It is important to ask about alcohol use. Remember, alcohol is a drug! As we age there are inevitably changes particularly in older women in the ability to metabolize substances, even when used in moderation. We need to ask about the quality and type of substance in addition to quantity and frequency (including substances not intended to be imbibed.) We need to inquire about concurrent physical health (such as diabetes) and mental health conditions (such as depression) as well as other substances, prescribed and non-prescribed including over the counter, herbal, and shared medications. Increasingly, it is important to ask about recreational drugs as well.
To be useful, questions need to be appropriate for the individual’s life stage. It’s not just about asking the questions regarding alcohol and substance use but the context and sequence of the questions. A confident, simple and direct approach is important in clarifying information relevant to the client in their immediate situation. (We recognize that there may be limitations associated with language and cultural concerns.)
And the risks are greater. Be aware that the life threatening consequences of alcohol similar to benzodiazepine withdrawal (National Initiative for the Care of the Elderly,
2012) are more frequent in later life and require careful monitoring with concern for other medical conditions and consequences. In particular watch for tremulousness, palpitations, shaking, seizures; nausea, vomiting, diarrhea, sweating, agitation, anxiety, hallucinations; disorientation, and alteration of consciousness (Sullivan et al, 1989).
Alcohol is still the most widely used problem substance encountered by clinicians. In working with clients, it is important to have a shared understanding of “one drink”. According to the Canadian Council on Substance Abuse: “In Canada, a standard drink of alcohol (ethyl alcohol or ethanol) contains 13.6 grams or 17 ml of absolute alcohol - the amount contained in a 12-ounce (341ml) bottle of regular (5%) beer, five ounces (142 ml) of (12%) table wine or 1.5 ounces (43 ml) of 80-proof liquor. Definitions of standard drinks are different in other countries” (Canadian Centre for Substance Abuse, 2011). Although the recently adopted national guidelines for low risk drinking are somewhat higher, research supports lower recommended limits for older adults of one drink per day for men and less than one drink per day for women, and no more than two drinks on any drinking day (National Institute on Alcohol Abuse and Alcoholism, 2005).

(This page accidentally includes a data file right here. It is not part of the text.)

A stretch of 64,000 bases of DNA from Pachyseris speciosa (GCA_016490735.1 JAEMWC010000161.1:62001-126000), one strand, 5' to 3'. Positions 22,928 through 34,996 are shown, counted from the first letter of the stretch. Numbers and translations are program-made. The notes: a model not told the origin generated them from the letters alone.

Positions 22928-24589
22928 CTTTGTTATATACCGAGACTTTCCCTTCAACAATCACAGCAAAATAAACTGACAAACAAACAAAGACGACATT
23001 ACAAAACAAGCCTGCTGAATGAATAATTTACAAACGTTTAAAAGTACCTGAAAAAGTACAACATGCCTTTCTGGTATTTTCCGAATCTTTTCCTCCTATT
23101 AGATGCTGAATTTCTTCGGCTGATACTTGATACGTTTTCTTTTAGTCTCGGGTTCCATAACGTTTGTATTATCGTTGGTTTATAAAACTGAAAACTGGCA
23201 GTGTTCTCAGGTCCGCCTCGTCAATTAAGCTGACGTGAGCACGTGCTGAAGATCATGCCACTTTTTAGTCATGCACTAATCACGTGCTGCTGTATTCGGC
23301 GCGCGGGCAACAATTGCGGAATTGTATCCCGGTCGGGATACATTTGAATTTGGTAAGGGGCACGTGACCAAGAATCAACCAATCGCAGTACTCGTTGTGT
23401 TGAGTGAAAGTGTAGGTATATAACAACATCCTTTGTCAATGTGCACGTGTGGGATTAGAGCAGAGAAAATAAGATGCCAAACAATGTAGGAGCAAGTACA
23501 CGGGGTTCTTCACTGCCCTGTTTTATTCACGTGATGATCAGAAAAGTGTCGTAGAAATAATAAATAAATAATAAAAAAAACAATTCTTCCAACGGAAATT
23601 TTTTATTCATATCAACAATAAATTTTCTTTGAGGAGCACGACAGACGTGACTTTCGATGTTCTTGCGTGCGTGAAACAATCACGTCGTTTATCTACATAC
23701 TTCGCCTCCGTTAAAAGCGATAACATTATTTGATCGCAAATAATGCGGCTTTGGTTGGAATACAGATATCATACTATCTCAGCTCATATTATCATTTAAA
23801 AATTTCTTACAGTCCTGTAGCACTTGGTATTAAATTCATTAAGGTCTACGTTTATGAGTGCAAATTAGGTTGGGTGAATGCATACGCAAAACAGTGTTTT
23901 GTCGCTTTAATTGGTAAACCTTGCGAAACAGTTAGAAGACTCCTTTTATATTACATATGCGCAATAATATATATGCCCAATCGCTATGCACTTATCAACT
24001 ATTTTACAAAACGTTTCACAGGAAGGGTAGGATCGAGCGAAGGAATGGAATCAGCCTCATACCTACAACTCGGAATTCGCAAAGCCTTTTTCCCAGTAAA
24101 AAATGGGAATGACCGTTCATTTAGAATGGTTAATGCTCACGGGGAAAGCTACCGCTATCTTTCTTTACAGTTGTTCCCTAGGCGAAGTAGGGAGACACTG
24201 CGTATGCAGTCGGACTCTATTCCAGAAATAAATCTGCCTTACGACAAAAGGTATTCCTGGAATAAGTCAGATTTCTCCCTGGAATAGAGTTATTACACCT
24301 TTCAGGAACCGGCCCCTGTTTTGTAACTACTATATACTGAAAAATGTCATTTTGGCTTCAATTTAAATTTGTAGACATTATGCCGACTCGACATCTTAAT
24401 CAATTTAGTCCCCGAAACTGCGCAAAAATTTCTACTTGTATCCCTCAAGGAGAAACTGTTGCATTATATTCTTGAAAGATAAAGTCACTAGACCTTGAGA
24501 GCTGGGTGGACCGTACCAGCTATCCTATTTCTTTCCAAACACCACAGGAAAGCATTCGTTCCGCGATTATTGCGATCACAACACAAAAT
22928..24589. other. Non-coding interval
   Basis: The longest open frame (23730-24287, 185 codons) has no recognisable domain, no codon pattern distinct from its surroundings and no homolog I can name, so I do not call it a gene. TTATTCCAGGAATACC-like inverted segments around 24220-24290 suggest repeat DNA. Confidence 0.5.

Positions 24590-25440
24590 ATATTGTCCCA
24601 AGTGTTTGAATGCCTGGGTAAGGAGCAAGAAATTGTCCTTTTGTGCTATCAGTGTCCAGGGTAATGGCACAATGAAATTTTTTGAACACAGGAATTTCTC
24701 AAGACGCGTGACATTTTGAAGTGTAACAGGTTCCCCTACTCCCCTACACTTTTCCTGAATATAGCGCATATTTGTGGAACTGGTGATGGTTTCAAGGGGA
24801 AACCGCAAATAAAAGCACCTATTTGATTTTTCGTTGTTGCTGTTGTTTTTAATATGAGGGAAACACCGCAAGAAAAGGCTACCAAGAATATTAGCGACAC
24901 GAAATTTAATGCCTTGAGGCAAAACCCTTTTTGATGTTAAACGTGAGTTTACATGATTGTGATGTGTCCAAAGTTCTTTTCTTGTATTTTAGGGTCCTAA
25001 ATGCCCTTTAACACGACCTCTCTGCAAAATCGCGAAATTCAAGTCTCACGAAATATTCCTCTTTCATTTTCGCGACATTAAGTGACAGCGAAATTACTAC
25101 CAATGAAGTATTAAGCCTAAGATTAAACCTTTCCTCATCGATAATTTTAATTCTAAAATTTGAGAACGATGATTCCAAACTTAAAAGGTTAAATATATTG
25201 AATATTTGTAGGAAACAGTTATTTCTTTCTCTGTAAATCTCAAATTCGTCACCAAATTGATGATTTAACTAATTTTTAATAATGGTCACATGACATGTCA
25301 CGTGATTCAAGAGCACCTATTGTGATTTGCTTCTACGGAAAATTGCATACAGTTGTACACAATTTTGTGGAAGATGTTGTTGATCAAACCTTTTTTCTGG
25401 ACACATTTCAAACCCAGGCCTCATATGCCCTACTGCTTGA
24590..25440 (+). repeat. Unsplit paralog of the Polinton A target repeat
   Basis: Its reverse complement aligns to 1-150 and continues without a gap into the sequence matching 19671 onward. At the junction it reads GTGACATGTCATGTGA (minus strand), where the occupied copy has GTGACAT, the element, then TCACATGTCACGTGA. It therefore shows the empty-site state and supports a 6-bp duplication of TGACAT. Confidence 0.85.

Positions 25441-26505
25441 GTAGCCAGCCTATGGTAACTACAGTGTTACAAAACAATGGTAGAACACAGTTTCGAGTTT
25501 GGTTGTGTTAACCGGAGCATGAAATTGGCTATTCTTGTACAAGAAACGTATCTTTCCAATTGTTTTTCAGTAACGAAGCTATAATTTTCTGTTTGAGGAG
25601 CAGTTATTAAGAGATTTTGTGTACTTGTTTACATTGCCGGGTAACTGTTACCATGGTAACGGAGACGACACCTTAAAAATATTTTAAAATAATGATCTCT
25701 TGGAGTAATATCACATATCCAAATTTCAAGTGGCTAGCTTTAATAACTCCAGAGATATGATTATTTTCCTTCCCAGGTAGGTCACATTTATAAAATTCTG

Older adults may have cognitive issues which may interfere with their insight into the risks of alcohol. It is important to frame the screening tools in context. Here is a sequence of screening tools you may find helpful:
• For older adults, consequences of substance use and withdrawal are often more immediate and intense than in the general adult population.
• Questions need to be appropriate for the life stage and the context and sequence of questioning are important.
• Going beyond substance use to assess mental health and cognitive status can provide a context for the information gathered and clarify the treatment plan.